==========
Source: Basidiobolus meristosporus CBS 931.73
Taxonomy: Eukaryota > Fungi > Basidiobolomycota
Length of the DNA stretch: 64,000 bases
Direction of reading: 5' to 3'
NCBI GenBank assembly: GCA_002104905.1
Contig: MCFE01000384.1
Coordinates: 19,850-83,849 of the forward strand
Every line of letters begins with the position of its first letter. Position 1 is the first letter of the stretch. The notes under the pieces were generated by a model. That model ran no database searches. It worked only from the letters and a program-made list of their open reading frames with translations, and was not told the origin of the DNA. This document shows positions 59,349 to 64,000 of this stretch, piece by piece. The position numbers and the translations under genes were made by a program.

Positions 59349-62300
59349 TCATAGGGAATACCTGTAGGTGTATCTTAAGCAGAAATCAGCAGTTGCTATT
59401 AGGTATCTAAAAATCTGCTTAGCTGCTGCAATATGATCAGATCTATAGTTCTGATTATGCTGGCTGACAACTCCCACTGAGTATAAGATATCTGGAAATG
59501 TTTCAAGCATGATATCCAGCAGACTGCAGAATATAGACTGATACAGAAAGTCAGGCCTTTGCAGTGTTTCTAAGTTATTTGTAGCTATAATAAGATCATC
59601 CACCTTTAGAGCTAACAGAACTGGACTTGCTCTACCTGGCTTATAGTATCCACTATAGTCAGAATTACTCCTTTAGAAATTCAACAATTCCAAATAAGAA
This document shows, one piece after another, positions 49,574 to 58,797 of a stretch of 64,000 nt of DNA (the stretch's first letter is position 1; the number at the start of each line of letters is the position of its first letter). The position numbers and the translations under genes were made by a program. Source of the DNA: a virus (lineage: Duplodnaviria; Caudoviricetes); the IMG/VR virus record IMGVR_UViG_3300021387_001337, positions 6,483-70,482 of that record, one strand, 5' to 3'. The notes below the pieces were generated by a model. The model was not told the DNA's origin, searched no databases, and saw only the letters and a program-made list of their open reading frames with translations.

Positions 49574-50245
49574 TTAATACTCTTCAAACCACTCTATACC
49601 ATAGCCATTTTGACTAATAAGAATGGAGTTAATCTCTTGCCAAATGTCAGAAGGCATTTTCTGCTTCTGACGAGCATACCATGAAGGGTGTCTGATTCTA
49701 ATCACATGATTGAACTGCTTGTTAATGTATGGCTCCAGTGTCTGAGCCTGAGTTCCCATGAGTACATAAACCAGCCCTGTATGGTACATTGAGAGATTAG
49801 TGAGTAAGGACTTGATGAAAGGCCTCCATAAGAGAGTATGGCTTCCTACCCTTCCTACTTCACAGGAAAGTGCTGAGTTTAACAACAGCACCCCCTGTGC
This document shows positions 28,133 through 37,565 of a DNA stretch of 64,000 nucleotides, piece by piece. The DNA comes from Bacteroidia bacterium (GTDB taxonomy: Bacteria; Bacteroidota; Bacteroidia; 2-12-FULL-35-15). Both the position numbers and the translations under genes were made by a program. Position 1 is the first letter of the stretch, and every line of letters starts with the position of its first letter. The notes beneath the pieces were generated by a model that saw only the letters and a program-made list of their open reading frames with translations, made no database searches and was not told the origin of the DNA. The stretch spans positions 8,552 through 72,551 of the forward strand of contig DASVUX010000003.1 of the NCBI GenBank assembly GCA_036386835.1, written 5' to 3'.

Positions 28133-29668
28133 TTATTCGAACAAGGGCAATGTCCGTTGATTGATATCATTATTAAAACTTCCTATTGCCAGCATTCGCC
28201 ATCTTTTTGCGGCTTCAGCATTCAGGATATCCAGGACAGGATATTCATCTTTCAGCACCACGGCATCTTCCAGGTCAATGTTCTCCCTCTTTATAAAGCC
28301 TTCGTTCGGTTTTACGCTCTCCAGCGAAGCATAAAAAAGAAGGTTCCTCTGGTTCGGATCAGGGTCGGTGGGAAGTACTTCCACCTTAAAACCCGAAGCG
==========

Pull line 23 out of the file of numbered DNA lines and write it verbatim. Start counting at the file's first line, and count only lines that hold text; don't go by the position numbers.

28201 ATCTTTTTGCGGCTTCAGCATTCAGGATATCCAGGACAGGATATTCATCTTTCAGCACCACGGCATCTTCCAGGTCAATGTTCTCCCTCTTTATAAAGCC